GFX 12 was the result of several months of preparation and practice. Earlier in the year the 163d RW participated in the Ardent Sentry exercise which also focused on defense support of civil entities during a crisis situation, culminating in the successful joint execution of GFX 12.

“Working with the Army National Guard and State Military Reserve personnel has been extremely helpful on the communications side,” said Tech. Sgt. Robert Davis, 163d RW network administrator and communications lead for GFX 12. “They bring capabilities and experience that have been invaluable to the success of GFX 12. RPA operation has a large communications piece and we have been prepping for the exercise for over a month and half. At every step of the way, the support we have received from our ARNG and SMR counterparts has been exceptional.”

These powerful platforms are the future. Remotely piloted aircraft are critical to our nation’s diverse missions overseas and their application as a viable tool in the disaster response realm on our own soil. With public safety and the safeguarding of civil liberties at the forefront of any RPA operation the National Guard is ready and proud to provide a unique capability to the state and the nation.

During Grizzly Field Exercise 2012, the 163rd Reconnaissance Wing engaged with its primary platform, the MQ-1 Predator, and was tasked with providing full motion video to the State Joint Operations Center, 234th Intelligence Squadron, Non-governmental agencies, Northern Command, and the 601st Air Operations Center in support of a search and rescue mission for possible survivors. The exercise was a proof of concept for domestic operations in assisting with disaster response. The joint exercise marked a pivotal turning point for cross agency involvement with the Army National Guard, State Military Reserve, and civilian agencies. (National Guard Photo / Tech. Sgt. Neil S. Ballecer)




All of this week's top headlines to your email every Friday.


 
 

 
U.S. Air Force photo/Megan Crusher

‘The Spirit of Ronald Reagan’ gets nose art

U.S. Air Force photo/Megan Crusher Col. Russell Muncy, commander, 452nd Air Mobility Wing, March Air Reserve Base, California, and U.S. Congressman Ken Calvert, California’s 42nd district, unveil C-17 original nose art, creat...
 
 
AFN courtesy photo

Hollywood’s Oscar shout outs for U.S. military

AFN courtesy photo From left, Eric Gabriel, Army Maj. Rosy Poulos, Patrice “Rock” Grant, Air Force Staff Sgt. Rob Harden and Fabian Montgomery, American Forces Network employees, work the red carpet at the Oscars to provide...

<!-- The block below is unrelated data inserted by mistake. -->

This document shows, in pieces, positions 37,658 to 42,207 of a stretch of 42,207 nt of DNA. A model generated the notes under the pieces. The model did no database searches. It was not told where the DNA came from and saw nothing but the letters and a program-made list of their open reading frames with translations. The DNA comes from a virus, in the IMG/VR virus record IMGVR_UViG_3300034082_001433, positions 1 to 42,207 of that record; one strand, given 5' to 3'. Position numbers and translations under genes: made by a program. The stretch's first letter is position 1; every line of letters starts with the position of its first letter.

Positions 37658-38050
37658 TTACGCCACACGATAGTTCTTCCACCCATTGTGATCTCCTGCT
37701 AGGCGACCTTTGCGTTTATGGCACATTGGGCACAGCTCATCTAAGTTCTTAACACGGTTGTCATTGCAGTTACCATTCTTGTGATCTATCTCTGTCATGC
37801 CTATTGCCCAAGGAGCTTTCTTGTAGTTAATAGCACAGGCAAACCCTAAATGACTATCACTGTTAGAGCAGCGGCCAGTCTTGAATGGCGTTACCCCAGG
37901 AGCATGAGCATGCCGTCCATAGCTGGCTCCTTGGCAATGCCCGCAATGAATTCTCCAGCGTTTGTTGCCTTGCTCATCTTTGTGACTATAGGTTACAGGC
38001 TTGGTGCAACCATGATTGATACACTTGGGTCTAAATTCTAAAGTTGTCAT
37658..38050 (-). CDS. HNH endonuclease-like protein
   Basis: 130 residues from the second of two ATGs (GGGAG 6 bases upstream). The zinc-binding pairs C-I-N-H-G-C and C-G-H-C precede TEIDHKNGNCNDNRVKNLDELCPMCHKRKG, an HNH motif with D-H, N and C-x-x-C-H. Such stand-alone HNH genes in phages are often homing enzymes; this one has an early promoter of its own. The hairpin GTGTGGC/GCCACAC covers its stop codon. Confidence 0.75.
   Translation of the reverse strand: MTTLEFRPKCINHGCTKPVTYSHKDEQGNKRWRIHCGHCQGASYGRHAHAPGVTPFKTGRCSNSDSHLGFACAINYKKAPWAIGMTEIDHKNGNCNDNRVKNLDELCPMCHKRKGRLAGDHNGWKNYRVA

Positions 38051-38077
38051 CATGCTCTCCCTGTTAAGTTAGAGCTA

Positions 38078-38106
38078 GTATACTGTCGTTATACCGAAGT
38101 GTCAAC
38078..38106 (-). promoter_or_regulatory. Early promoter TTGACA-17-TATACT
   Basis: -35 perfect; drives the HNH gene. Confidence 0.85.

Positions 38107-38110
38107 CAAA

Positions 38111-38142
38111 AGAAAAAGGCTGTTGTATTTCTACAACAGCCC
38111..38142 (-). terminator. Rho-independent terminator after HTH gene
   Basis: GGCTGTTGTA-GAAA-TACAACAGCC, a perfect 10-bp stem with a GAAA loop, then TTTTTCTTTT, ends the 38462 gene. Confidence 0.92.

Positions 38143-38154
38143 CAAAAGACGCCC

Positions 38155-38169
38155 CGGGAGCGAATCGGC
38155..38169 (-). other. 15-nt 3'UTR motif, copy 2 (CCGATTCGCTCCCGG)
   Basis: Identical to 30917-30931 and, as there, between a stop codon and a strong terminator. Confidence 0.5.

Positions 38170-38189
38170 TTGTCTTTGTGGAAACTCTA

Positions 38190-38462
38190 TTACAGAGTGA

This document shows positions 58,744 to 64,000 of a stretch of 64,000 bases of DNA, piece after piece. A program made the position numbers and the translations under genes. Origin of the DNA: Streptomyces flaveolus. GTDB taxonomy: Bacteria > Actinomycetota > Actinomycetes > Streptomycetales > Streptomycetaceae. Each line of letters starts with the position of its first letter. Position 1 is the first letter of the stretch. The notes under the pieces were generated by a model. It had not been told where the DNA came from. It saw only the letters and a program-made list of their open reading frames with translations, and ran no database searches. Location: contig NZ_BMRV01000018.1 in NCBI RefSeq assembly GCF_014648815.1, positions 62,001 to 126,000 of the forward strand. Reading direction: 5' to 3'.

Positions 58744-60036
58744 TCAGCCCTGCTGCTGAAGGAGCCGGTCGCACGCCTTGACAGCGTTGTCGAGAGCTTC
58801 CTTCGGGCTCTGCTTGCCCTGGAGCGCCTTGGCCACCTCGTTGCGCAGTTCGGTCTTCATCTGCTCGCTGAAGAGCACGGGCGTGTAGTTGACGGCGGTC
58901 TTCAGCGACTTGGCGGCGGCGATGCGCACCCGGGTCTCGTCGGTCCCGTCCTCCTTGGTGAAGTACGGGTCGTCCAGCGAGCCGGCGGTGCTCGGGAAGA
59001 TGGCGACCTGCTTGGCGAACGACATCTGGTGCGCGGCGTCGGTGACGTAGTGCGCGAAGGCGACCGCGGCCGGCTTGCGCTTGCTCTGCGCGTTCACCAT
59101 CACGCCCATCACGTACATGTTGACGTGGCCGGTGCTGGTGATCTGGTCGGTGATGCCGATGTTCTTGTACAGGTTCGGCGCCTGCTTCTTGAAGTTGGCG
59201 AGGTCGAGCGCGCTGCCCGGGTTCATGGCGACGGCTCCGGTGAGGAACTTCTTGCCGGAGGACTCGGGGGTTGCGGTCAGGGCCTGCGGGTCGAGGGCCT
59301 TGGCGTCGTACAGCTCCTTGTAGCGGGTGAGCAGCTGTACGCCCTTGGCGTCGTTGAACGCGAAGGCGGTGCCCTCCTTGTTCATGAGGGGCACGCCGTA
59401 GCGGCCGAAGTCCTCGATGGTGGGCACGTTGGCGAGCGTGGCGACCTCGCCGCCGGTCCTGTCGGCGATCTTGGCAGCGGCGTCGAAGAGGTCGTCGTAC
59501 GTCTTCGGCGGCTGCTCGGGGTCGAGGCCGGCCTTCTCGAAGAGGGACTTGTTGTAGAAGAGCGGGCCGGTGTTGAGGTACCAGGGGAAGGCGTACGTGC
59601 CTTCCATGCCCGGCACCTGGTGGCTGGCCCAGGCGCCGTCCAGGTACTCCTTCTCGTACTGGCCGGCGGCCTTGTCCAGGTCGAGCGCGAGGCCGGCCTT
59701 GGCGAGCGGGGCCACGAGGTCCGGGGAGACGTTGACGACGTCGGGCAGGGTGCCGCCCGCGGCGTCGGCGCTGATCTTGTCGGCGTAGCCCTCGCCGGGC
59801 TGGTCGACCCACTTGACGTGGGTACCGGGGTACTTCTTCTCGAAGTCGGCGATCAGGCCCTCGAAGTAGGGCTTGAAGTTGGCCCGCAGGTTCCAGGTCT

452 AMW QUARTERLY AWARD WINNERS

2nd Lt. Jim Lambert, 452nd Aeromedical Evacuation Squadron Company Grade Officer of the Quarter Senior Airman Anahi Ledezma, 452nd Communications Squadron Airman of the Quarter Staff Sgt. Paul Bugar, 729th Airlift Squadron NCO of the Quarter Master Sgt. John R. Hershey Jr., 752nd Aircraft Maintenance Squadron SNCO of the Quarter
 

 
U.S. Air Force photo / Megan Crusher

March Field FES hosts Riverside County Chief’s Association meeting

U.S. Air Force photo / Megan Crusher Eliot M. Cooper (center), assistant fire chief and C. Christianson (left), assistant chief of training, give Patrick Reitz, fire chief, Idyllwild Fire Protection District, a tour of the Marc...
 
 
163rd Security Forces Squadron courtesy photo

March Airmen respond to helicopter crash

163rd Security Forces Squadron courtesy photo A UH-60 Blackhawk helicopter rests on its side at Ramona Airport, Ramona, California, Jan. 20, 2015, after crashing. Seven Airmen from the 163rd Reconnaissance Wing’s Security For...
 
 
Figure-2

Dietary supplements: How safe are they really?

Walk into a health food store today and you can be overwhelmed by shelves piled with dietary supplements. What’s going on? For the past ten years the popularity of dietary supplements has increased steadily. Supplements are a...
 




0 Comments


Be the first to comment!


Leave a Reply

Your email address will not be published. Required fields are marked *

You may use these HTML tags and attributes: <a href="" title=""> <abbr title=""> <acronym title=""> <b> <blockquote cite=""> <cite> <code> <del datetime=""> <em> <i> <q cite=""> <strike> <strong>


Directory powered by Business Directory Plugin